The Arabist

The Arabist

By Issandr El Amrani and friends.

Bush on Dream

For the last week Dream TV's interview with President Bush has been talked up in Egypt, but can you understand any of this? And can Bush get any more condescending (and wrong) when he tells the interviewer she has her job because Egypt is a "society that honors diversity and gives people a chance to realize their talents?" I suspect the standard for Middle East reform that Bush has is having the same foreign policy as the Saudis and being slightly less bigoted than the Saudis -- then you pass the test.

Q Yes. My first question is, people in Egypt, sometimes they get confused -- on the one hand, they hear the U.S. statements, speeches that stress on the long-lasting relationships with Egypt, the strategic importance of Egypt to the U.S. and to the Middle East, Egypt as the major player in the peace process. On the other hand, they could see indications that contradicts with this -- U.S. depending on other parties in the region, your snatching visit to Sharm el Sheikh last January, the partial cutting of the U.S. aid. How would you comment on that?

THE PRESIDENT: I would comment this, that from my perspective, the Egyptian-U.S. relationship is a very important part of our Middle Eastern foreign policy, for these reasons: one, Egypt has got a proud history and a great tradition, and a lot of people look to Egypt for help.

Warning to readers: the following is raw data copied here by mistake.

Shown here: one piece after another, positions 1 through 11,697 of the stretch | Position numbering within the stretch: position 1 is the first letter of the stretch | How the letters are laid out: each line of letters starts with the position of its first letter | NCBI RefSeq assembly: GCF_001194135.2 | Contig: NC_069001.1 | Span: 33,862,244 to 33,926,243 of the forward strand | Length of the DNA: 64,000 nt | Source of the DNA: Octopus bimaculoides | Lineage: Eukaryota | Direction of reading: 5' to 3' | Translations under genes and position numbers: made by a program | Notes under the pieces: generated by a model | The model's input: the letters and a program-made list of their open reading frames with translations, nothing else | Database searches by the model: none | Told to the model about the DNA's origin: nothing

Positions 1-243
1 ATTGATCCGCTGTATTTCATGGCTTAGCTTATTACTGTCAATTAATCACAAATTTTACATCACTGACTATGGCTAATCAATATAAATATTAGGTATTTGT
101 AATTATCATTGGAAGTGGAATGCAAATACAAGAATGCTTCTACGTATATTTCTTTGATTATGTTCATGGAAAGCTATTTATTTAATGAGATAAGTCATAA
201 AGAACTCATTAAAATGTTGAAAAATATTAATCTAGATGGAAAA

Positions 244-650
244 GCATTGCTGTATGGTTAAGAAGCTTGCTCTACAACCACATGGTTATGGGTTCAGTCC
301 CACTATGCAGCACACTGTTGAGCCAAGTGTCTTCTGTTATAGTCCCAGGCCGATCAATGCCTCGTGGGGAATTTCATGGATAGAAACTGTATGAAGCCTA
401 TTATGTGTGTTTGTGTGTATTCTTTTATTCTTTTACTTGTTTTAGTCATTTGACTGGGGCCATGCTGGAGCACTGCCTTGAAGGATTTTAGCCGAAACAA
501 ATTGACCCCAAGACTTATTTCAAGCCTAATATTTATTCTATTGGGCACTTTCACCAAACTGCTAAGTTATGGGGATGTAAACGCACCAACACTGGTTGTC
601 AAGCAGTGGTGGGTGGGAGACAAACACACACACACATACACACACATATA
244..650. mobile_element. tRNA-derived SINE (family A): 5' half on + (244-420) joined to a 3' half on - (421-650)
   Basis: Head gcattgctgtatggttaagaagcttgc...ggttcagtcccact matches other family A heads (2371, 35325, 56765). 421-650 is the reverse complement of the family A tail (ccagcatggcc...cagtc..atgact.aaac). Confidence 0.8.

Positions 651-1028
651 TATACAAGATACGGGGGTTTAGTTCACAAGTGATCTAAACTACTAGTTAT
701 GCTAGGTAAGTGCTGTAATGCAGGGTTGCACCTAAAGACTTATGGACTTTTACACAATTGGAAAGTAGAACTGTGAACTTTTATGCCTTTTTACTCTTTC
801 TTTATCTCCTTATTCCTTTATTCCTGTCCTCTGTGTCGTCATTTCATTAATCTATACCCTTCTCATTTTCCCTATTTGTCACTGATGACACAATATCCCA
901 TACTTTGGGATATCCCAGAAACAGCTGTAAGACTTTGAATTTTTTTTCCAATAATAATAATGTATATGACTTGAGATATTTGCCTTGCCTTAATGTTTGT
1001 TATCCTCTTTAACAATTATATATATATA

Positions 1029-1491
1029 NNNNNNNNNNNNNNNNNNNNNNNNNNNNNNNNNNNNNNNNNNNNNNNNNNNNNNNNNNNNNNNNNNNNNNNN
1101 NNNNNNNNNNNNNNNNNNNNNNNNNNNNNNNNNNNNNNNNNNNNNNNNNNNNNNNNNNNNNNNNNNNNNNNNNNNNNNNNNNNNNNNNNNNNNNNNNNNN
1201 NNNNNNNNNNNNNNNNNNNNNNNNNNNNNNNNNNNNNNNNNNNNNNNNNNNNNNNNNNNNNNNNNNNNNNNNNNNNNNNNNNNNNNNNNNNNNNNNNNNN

Now, the United States can't solve a lot of problems on our own; has to have allies be a part of it. And so on the Palestinian issue, for example, Egypt can be very constructive, and has been constructive and helpful. Egypt has got a society that honors diversity and gives people a chance to realize their talents, like you. You're a very smart, capable, professional woman who has showed the rest of the Middle East what's possible in the Middle East. And Egypt has been on the forefront of modernization. Egypt is strategically located.

And so our relationship is strong and good. We've had our differences, on elections, for example. But nevertheless, to answer your question, I would say the relationship is very solid and very important.

Q Then how would you perceive the state of democracy in Egypt?

THE PRESIDENT: I would say fits and starts; good news and bad news. In other words, there's been some moments where it looked like Egypt was going to continue to lead the Middle East on the democracy movement, and there's been some setbacks. But I guess that just reflects the nature of the administration and their -- on the one hand, their desire for democracy, on the other hand, their concerns about different movements. My view is, is that democracy is a powerful engine for reform and change, and leads to peace.

[From Interview of the President by Mona Shazli, Dream TV, Egypt]